CHARLOTTE, N.C. -- North Carolina environmental regulators are again squaring off against environmental lawyers over who is really pushing Duke Energy to plug old leaky coal ash ponds.

Friday afternoon, the North Carolina Department of Environment and Natural Resources sent Duke letters saying it would reopen permits that govern wastewater flowing from coal ash lagoons including two at Riverbend Steam Station on Mountain Island Lake.

The Catawba Riverkeeper and the Southern Environmental Law Center have complained for years that the ponds seep into lakes and streams and urged state regulators to take action.

But now that NC DENR is producing a flurry of paperwork, there s a fight about whether regulators are really loosening restrictions to permit more leaking.

NC DENR spokesman Drew Elliott says revisiting the permits (known as NPDES permits for permitted discharges into bodies of water) ...means we can put in conditions that require them (Duke) to stop those seeps.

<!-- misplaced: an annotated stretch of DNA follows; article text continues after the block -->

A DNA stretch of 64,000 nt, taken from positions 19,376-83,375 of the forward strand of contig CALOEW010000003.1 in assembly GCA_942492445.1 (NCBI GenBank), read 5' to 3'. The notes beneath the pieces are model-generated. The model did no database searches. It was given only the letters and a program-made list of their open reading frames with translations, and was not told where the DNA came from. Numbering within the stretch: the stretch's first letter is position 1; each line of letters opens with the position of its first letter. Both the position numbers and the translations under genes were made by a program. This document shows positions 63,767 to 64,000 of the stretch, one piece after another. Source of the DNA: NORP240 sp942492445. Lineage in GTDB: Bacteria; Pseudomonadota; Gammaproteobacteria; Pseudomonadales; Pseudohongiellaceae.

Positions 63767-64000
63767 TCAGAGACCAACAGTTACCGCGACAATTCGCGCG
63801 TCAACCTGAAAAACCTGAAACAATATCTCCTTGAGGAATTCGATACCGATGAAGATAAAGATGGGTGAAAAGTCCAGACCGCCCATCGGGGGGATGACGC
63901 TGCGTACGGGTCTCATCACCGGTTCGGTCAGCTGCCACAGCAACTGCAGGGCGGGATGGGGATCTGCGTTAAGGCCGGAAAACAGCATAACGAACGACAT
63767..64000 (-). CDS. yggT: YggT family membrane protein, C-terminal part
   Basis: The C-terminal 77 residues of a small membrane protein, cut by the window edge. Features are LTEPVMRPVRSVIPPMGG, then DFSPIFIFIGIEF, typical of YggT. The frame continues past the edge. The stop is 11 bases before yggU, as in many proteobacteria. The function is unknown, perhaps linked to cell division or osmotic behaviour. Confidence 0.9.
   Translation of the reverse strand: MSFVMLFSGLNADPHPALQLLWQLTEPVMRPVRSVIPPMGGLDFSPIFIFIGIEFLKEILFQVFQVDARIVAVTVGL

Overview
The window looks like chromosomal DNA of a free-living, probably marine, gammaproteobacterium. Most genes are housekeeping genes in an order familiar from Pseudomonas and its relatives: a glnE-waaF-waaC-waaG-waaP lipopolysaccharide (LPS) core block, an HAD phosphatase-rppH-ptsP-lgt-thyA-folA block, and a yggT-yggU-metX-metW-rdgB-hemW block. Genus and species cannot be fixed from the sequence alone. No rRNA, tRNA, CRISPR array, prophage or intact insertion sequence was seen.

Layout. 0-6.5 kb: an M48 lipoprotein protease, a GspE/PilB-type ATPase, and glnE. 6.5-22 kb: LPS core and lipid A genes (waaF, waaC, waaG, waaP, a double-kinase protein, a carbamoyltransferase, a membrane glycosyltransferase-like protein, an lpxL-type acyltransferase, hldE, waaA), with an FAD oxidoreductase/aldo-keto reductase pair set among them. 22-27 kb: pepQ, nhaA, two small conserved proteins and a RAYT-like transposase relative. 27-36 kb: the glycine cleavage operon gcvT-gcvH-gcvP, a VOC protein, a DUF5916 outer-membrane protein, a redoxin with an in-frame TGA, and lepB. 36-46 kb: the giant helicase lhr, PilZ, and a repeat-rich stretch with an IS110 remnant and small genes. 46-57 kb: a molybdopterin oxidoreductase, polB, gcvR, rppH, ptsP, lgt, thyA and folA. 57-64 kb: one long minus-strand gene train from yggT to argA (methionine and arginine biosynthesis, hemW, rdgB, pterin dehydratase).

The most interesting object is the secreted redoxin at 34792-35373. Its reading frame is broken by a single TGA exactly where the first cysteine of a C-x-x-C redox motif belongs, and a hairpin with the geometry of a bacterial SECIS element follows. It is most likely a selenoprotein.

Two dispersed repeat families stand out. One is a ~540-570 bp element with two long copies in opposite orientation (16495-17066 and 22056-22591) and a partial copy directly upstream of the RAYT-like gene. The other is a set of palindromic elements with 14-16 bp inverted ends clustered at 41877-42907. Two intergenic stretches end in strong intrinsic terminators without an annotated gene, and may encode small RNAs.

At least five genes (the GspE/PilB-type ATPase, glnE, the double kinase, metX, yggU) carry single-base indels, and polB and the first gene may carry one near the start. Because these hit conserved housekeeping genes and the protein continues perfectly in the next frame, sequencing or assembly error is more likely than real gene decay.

But attorney Frank Holleman of the Southern Environmental Law Center says the net effect of the most recent action will be to grant a kind of retroactive amnesty for the leaks and begin to test illegal leaks along with permitted discharges against clean water standards.

Nobody in their right mind would allow a waste water treatment plant to spring leaks next to a drinking water reservoir, Holleman told NBC Charlotte. The Riverbend Steam Station sits on Mountain Island Lake, the sole source of drinking water for almost 900,000 people in Mecklenburg and Gaston counties.

Read or Share this story: